Bulgaria, one of the two newest members of the EU, is also the fastest growing textile and clothing producer in Europe. However, its future hangs on a knife edge, with more investment needed to boost productivity and generate higher value exports according to a report by Textiles Intelligence.

Between 2000 and 2006, Bulgarian production of textiles expanded by 152%, while output of clothing increased by 109%. By comparison, EU production of textiles fell by 21% over the six year period, while output of clothing fell by 32%.

Furthermore, as one of the two newest members of the EU, growth of the Bulgarian textile and clothing industry seems set to continue.

The textile and clothing sectors success can be attributed to a variety of favourable

• Small to medium sized enterprises
Between 65% and 95% of firms within the Bulgarian textile and apparel industry are small and medium sized enterprises (SMEs). These types of companies are characterised
by their ability to:
- be flexible in their manufacturing operations;
- react quickly to changes in clients needs;
- provide speedy delivery; and
- respond rapidly to requests for improvements in quality.

• Geographical location
Bulgaria's geographical proximity to the EU has enabled Bulgarian textile and clothing manufacturers to build strong relationships with customers in the EU and other nearby markets, especially when some of their closest competition in terms of price and quality are low cost Asian manufacturers in China and India.

• Low wages
Average wage costs in Bulgaria are lower than in any other EU country (including Romania) and are also lower than in Sri Lanka, Indonesia and Russia. Salaries are on a par with those in Egypt, Mexico, certain parts of eastern China and Ukraine.

Labour costs play an important role in the competitiveness of textile and clothing manufacturers, particularly given the intense competition that manufacturers face from low cost producers in Asian countries. With this in mind, the fact that Bulgarian producers can compete with Chinese producers in terms of labour costs gives them an important advantage in an increasingly competitive marketplace.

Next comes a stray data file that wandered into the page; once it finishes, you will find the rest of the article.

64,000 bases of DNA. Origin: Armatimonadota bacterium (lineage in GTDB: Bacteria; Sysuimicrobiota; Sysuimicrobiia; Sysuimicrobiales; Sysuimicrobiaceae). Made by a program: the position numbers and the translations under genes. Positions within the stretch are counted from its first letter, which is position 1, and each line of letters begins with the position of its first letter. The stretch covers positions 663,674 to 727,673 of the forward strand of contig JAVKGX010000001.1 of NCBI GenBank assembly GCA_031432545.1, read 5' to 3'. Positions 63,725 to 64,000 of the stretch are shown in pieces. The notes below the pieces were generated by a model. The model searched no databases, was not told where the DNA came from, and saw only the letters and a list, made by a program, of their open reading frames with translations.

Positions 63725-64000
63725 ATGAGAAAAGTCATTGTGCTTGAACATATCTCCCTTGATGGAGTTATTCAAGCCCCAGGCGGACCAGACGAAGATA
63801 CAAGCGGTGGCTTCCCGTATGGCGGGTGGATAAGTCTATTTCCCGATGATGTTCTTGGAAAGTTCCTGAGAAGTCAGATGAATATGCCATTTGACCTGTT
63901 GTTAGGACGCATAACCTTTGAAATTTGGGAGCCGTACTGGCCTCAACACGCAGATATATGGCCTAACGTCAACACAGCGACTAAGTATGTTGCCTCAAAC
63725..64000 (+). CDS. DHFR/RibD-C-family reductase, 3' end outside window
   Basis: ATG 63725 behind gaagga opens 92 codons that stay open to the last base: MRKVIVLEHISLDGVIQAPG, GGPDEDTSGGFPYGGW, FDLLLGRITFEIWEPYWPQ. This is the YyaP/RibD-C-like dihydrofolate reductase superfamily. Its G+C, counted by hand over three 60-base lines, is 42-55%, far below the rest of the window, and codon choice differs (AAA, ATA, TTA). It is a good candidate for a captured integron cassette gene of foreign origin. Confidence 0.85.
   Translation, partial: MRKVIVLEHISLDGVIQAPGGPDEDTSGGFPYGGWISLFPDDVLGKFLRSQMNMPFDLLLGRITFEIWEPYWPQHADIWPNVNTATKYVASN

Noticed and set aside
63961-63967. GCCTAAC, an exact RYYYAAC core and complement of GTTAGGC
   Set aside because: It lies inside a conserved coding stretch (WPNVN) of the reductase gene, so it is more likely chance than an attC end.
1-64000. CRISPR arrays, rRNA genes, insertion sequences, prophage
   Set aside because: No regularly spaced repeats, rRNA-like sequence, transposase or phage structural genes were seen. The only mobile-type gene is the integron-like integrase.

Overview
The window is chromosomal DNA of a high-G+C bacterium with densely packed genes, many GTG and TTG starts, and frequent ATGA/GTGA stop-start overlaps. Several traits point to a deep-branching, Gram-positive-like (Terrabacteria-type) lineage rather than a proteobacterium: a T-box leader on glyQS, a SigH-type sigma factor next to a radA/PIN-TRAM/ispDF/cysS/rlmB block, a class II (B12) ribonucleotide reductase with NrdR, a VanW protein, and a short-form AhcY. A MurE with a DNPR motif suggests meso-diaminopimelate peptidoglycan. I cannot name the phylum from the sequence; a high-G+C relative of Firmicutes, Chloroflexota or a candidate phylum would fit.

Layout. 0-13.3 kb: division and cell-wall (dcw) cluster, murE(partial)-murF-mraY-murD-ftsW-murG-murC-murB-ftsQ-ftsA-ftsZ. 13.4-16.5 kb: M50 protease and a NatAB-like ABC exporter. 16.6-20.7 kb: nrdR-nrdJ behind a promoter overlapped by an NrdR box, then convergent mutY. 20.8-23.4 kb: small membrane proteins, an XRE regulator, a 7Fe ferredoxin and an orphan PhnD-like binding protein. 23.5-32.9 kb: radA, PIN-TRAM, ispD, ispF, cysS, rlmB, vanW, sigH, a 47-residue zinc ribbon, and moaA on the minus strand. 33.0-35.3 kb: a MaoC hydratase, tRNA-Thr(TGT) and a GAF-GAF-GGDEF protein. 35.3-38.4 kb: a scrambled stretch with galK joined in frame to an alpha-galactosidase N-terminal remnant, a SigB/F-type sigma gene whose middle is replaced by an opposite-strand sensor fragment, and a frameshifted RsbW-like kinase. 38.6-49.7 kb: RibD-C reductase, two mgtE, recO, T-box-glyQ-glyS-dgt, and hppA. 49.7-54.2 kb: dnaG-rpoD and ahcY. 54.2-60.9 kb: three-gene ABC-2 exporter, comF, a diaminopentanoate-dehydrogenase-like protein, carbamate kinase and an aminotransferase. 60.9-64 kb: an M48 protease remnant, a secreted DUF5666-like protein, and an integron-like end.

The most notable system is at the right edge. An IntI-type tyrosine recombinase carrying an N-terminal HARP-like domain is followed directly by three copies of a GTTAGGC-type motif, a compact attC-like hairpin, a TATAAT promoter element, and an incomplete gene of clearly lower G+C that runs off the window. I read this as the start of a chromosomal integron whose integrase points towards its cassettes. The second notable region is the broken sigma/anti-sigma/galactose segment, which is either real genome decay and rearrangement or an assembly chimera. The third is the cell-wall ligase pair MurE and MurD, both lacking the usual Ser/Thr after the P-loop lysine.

• Removal of hold-ups and tariffs at customs
As part of EU membership, trade between Bulgaria and other EU member states is free from customs duties. Also, hold-ups at border points have been minimised. This should result in quicker deliveries to EU export markets, shorter transportation
times, and reduced logistics costs.

• Harmonised health, safety and environmental (HSE) regulations
A number of government enforced regulations - such as those relating to health, safety and the environment - have been harmonised with those of the EU. As a result, Bulgarian manufacturers who achieve international quality and environmental certification will stand in good stead with European buyers.

These improvements may also open up Bulgaria's textile and clothing industry to a wider range of potential investors who enforce strict health, safety and environmental (HSE) policies with respect to their business operations.

• European mentality towards doing business
Another competitive advantage is that Bulgarian textile and clothing industry enterprises have a more European mentality towards doing business than their competitors in low cost Asian countries such as China and India.

• Fixed exchange rate